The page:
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Dutch students close to creating 3D printed bike that anyone can make at home

Fancy a new set of wheels? Just print one off for less than £300, say industrial design students

A group of Dutch industrial design students have designed an open source 3D printed bicycle that they say could revolutionise cycling and make it cheaper.

The OBI bike is being developed as part of The Bike Project, headed up by Stef de Groot and Paul De Medeiros.

For around £300, they say, anyone would be able to print themselves a new bike, and as it is a modular system, replacement parts could be made and changed out at home.“We believe in the power of open source design,” the pair wrote on their website.

“Once we have created the first working bicycle, all our designs will be made available for anyone to improve, change or inspire.

“With The Bike Project, we wanted to make a major push towards a future we believe in; where anyone with access to a 3D printer and internet, will be able to manufacture tools/products that they will use in their everyday lives, and that those around them can use in their everyday lives,” said Paul.

Part of this plan is designing all the printed parts in Autodesk Fusion 360, a free CAD program that will allow hobbyists and small companies to access and customise the design of the OBI.

Now the students are close to making a fully functioning prototype, and working on durability and cost effectiveness. They hope to have the first model out on the streets of Amsterdam in early 2016.

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LarryDavidJr | 8 years ago

A group of Dutch industrial design students

That tells you all you need to know about how practical or well thought out this idea actually is (and no, the fact they're Dutch is not the relevant part of that quote).

See also "Folding three prong plug".

BBB | 8 years ago

Brilliant idea.... for a school project or Kickstarter  3

frogg | 8 years ago

Don't want to be necessarily negative, but for me it's more OBI 0.05 . If i can give an advice, just start with 3D printed parts before the whole bike. Just my two cents.

bikebot | 8 years ago

I checked their website to confirm this, but their aim is for parts to be printable on any home desktop 3D printer. I wouldn't trust injection moulded plastic, let alone the much weaker 3D printed plastic for the joins of a bike frame.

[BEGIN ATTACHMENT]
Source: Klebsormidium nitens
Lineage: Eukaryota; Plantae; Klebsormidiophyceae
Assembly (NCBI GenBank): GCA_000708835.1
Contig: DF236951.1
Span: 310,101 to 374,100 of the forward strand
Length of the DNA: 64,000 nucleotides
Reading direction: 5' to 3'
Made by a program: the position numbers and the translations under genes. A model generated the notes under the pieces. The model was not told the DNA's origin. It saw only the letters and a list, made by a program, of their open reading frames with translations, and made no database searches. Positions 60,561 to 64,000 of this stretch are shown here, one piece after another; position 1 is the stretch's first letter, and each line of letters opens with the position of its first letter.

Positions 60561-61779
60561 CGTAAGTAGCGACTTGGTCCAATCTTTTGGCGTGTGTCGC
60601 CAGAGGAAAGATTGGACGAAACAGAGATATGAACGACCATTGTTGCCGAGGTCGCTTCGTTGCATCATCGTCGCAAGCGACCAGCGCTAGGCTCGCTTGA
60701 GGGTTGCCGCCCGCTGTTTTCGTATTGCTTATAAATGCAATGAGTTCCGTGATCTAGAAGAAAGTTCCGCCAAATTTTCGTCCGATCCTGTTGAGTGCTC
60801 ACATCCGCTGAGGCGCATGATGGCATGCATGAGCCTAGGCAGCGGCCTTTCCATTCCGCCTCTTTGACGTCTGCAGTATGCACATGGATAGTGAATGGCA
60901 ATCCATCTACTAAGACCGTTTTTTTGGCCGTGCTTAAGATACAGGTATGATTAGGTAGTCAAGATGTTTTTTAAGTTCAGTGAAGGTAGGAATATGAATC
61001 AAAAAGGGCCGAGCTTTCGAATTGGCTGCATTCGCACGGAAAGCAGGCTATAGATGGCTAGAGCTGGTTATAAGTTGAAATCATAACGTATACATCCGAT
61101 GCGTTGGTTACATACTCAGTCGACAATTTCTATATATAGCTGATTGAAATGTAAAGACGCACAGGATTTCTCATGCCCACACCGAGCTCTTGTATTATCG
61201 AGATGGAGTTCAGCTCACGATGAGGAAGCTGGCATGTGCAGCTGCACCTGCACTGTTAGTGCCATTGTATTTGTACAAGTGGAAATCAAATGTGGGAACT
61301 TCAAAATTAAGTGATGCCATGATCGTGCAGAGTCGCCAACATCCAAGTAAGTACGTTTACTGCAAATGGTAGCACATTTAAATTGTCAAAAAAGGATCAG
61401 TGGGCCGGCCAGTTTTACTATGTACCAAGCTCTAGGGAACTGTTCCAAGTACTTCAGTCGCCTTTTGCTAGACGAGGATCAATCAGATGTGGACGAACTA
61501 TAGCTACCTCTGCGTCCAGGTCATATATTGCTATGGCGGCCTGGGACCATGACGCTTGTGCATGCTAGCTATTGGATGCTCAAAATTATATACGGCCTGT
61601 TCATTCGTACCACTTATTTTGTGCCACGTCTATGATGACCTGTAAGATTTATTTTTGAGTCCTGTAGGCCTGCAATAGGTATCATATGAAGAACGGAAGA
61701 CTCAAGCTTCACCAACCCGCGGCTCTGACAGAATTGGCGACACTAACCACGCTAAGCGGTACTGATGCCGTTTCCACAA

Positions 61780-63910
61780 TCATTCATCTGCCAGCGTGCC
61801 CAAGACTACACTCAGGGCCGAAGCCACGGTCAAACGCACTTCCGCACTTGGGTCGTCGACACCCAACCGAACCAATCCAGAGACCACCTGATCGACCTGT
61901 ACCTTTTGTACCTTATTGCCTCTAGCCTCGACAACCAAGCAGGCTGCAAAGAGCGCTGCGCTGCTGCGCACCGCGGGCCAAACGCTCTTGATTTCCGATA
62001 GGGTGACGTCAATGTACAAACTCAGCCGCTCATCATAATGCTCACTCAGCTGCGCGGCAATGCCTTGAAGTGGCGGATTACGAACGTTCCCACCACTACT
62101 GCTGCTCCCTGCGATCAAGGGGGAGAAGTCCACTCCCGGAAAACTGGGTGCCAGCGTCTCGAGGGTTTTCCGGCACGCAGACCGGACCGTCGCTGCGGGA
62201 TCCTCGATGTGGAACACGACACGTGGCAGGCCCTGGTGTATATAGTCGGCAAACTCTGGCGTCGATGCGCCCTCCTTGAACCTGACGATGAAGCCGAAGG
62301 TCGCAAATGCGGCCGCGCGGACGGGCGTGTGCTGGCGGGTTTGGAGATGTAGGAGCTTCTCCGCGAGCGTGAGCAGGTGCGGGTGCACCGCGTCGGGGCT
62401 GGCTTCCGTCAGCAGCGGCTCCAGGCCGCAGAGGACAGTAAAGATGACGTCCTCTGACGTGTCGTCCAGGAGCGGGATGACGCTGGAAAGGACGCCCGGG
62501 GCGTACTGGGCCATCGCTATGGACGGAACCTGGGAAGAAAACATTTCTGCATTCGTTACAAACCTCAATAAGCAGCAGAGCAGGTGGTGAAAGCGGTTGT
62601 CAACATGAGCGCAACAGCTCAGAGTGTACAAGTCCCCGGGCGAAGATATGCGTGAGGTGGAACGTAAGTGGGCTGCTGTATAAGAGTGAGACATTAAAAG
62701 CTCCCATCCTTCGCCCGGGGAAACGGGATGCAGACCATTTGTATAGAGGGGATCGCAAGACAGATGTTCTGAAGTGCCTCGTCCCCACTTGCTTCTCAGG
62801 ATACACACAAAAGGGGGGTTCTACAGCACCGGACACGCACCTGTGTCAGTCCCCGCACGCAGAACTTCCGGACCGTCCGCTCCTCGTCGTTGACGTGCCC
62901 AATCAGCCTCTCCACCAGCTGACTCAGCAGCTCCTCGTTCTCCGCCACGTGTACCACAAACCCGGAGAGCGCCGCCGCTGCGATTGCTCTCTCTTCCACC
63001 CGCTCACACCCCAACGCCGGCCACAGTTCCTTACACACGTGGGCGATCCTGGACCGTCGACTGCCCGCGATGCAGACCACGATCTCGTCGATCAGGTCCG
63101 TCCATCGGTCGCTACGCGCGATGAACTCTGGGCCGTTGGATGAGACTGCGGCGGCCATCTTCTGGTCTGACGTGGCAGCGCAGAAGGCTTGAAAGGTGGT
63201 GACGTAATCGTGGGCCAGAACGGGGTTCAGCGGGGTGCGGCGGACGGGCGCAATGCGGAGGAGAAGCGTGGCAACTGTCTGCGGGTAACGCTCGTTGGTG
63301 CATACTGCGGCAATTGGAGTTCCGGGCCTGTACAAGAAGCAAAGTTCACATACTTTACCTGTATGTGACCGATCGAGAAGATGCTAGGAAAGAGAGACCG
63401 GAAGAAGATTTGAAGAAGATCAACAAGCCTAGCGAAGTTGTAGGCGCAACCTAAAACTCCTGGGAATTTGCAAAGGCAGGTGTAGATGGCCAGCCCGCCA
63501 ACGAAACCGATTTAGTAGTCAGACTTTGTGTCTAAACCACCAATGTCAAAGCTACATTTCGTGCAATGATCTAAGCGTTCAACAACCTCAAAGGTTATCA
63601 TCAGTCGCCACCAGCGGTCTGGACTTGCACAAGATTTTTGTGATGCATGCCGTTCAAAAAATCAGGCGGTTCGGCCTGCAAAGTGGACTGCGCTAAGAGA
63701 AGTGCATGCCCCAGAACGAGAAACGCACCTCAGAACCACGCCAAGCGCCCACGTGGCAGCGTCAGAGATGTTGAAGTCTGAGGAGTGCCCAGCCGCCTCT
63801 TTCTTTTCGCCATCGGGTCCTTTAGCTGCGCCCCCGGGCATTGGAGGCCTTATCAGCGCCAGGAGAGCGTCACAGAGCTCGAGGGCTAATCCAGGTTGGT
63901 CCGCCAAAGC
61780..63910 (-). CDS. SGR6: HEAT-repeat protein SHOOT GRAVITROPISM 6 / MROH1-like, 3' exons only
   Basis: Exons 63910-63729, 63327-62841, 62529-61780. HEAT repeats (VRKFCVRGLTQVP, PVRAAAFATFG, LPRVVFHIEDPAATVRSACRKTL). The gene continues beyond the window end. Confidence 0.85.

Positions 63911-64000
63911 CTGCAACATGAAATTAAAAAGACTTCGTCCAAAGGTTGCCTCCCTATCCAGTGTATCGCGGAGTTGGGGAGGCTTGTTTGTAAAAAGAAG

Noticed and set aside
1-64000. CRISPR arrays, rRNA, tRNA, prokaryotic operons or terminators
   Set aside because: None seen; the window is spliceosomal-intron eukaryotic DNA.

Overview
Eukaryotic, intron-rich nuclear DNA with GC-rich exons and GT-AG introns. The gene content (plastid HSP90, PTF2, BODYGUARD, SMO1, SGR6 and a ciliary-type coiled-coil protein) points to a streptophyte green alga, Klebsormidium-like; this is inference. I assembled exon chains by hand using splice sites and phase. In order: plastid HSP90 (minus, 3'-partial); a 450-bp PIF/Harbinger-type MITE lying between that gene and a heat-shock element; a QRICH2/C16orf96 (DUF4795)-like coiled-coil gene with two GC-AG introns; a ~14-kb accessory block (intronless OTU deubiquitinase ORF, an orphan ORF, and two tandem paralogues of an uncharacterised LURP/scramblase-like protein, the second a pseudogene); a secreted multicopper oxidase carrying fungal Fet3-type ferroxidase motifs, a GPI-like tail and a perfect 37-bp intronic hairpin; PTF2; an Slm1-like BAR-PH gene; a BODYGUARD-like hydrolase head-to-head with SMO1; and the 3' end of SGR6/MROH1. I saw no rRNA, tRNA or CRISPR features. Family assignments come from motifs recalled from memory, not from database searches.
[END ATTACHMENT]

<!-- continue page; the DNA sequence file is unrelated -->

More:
I could see people doing this to make fully customised frames, but having got the fit right you would then send the designs off to be printed on a proper industrial printer (sintered titanium). That's not going to create cheap bikes though (which we already have). It may lower the cost of a fully custom built frame, but probably not.

rich22222 | 8 years ago

Doesn't appear to have any of that stuff that makes the wheels go around...

Dr. Ko | 8 years ago

Ooch about that saddle angle.

BTW:Here in Germany OBI is the name of maybe the biggest DIY shop.

300 quid? I've shown in the past using discounted and second hand bits gives a bike with 2*10 gears on a similar budget.
( Just offered a friend of a friend a project on a similar budget.

So maybe I'm just missing the revolutionary idea here  7

hawkinspeter | 8 years ago

This could be a very interesting project. I'm a big fan of open source methodology and bikes are a natural magnet to people who like to tinker with things as bikes are easy to understand.

I'm interested in what happens when the tubes are 3d-printed with a high strength, low weight honeycomb structure. Will a cheap plastic be able to approach the characteristics of more traditional frames? Also, 3d-printing can allow more exotic designs that aren't feasible with other manufacturing techniques.

Maybe one day soon, you'll be able to submit a few key body measurements and get a bike made to fit your particular size and riding style. (And flying cars would be nice too.)

fukawitribe | 8 years ago

OBI 0.5 ? Nice  1 That will look great when it's out of beta...

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